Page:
Many children who undergo bone marrow transplantation (BMT) as part ofcancer treatment already have dental abnormalities that leave themvulnerable to potentially life-threatening bacterial infections,according to investigators at St. Jude Children's Research Hospital. Areport on this study appears in the prepublication online edition ofBone Marrow Transplantation.
The investigators found that the most common dental problem in childrenabout to undergo BMT was tooth decay, often resulting from neglectedoral hygiene and poor nutrition. Tooth decay is especially dangerous inchildren undergoing BMTs because physicians must first suppress theirimmune systems to reduce the chance of transplant rejection. Therefore,children about to undergo immunosuppression as part of BMTs should havedental checkups, said Sue C. Kaste, D.O., a member of St. JudeRadiological Sciences. "It's important to make sure they do not havecavities that could act as doorways to the bloodstream fordisease-causing bacteria," she said.
The St. Jude investigators made their findings during a retrospectivestudy of the medical records and X-rays of the entire set of teeth in259 children (age range 3.2 to 25.9 years) who underwent BMT. The mostcommon diagnosis among these children was leukemia (63 percent); whilethe other children were found to have solid tumors (14 percent), anemia(8 percent), or brain tumors (3 percent). In addition, one child hadretinoblastoma (eye cancer) and one had severe combinedimmunodeficiency. One hundred fifty of these patients were male, 203were Caucasians and 38 were African-American.
The St. Jude team found that, before BMT, 150 (57.9 percent) of the 259patients had dental abnormalities. Among patients who still had their"first" teeth before BMT, 36.4 percent had dental abnormalities; amongpatients with permanent teeth, 66.7 percent had dental abnormalities;and among patients with both first and permanent teeth, 52.3 percenthad abnormalities. There was no difference in frequency ofabnormalities in permanent teeth between males (65.5 percent) andfemales (67.5 percent), nor was there a difference between Caucasians(69 percent) and African-Americans (70 percent).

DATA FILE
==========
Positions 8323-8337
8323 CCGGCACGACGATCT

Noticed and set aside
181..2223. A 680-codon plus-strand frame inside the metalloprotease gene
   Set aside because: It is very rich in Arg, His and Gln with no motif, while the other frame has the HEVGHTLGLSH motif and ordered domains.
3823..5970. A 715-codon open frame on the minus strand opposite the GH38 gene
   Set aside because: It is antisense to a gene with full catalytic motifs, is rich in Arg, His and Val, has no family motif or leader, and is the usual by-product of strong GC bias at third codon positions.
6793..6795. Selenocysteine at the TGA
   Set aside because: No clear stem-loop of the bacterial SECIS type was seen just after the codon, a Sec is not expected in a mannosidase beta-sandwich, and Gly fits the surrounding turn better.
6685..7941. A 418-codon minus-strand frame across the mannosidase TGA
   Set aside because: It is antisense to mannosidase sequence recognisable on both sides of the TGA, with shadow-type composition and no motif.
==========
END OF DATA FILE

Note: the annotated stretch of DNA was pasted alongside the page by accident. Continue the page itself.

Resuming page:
The most common dental abnormality identified in the study was caries(tooth decay), which was seen in 133 (51 percent) patients. Among otherdental problems were abnormal clumps of enamel on the tooth andcalcification (hardening) of the tooth pulp (the soft inner matter inteeth containing nerves and blood vessels).
A variety of factors can cause tooth decay in pediatric patients wholater undergo BMTs. For example, previous studies by other researchershave found that children receiving chemotherapy and radiation are atincreased risk of tooth damage that causes decay. Radiation can alsoreduce the amount of saliva released by the mouth's salivary glands,which in turn can lead to growth of decay-causing bacteria.
Some children undergoing cancer treatment also develop ulcers in thelining of their mouths, which discourage them from eating certainfoods. Instead, these children prefer sweet foods, which don't sting,but do promote tooth decay. In addition, some children undergoingcancer treatments must consume high levels of carbohydrates to ensurethey get enough calories, which also encourages the growth ofdecay-causing bacteria.
Since small cuts in the tissue around teeth caused by brushing couldbecome serious sources of blood loss, children are sometimes forbiddento brush their teeth if they suffer from severely reduced levels ofplatelets--blood cells that trigger clot formation. Finally, youngchildren often cannot brush their own teeth properly, and their parentsmight fail to brush their children's teeth.
"Our findings clearly show that children about to undergo bone marrowtransplantation should be examined for dental problems that mightpromote infections," said Christopher C. Rowland, D.D.S., the dentistin the Department of Surgery at St. Jude and a co-author of the paper."This is also an opportune time to educate patients and parents aboutproper oral hygiene. Meticulous dental care can minimize thedevelopment of therapy-related caries. Follow-up examinations aftertransplantation and immunosuppression will also help to minimizesources of potential infection."
Other authors of the paper include Mitchell D. Vaughan (University ofTennessee Health Science Center, Memphis); Xin Tong, D. KumarSrivastava, Gregory A. Hale and Richard Rochester (St. Jude).
This work was supported in part by the National Institutes of Health and ALSAC.
St. Jude Children's Research Hospital
St. Jude Children's Research Hospital is internationally recognized forits pioneering work in finding cures and saving children with cancerand other catastrophic diseases. Founded by late entertainer DannyThomas and based in Memphis, Tenn., St. Jude freely shares itsdiscoveries with scientific and medical communities around the world.No family ever pays for treatments not covered by insurance, andfamilies without insurance are never asked to pay. St. Jude isfinancially supported by ALSAC, its fund-raising organization. For moreinformation, please visit www.stjude.org.
Materials provided by St. Jude Children's Research Hospital. Note: Content may be edited for style and length.
Cite This Page: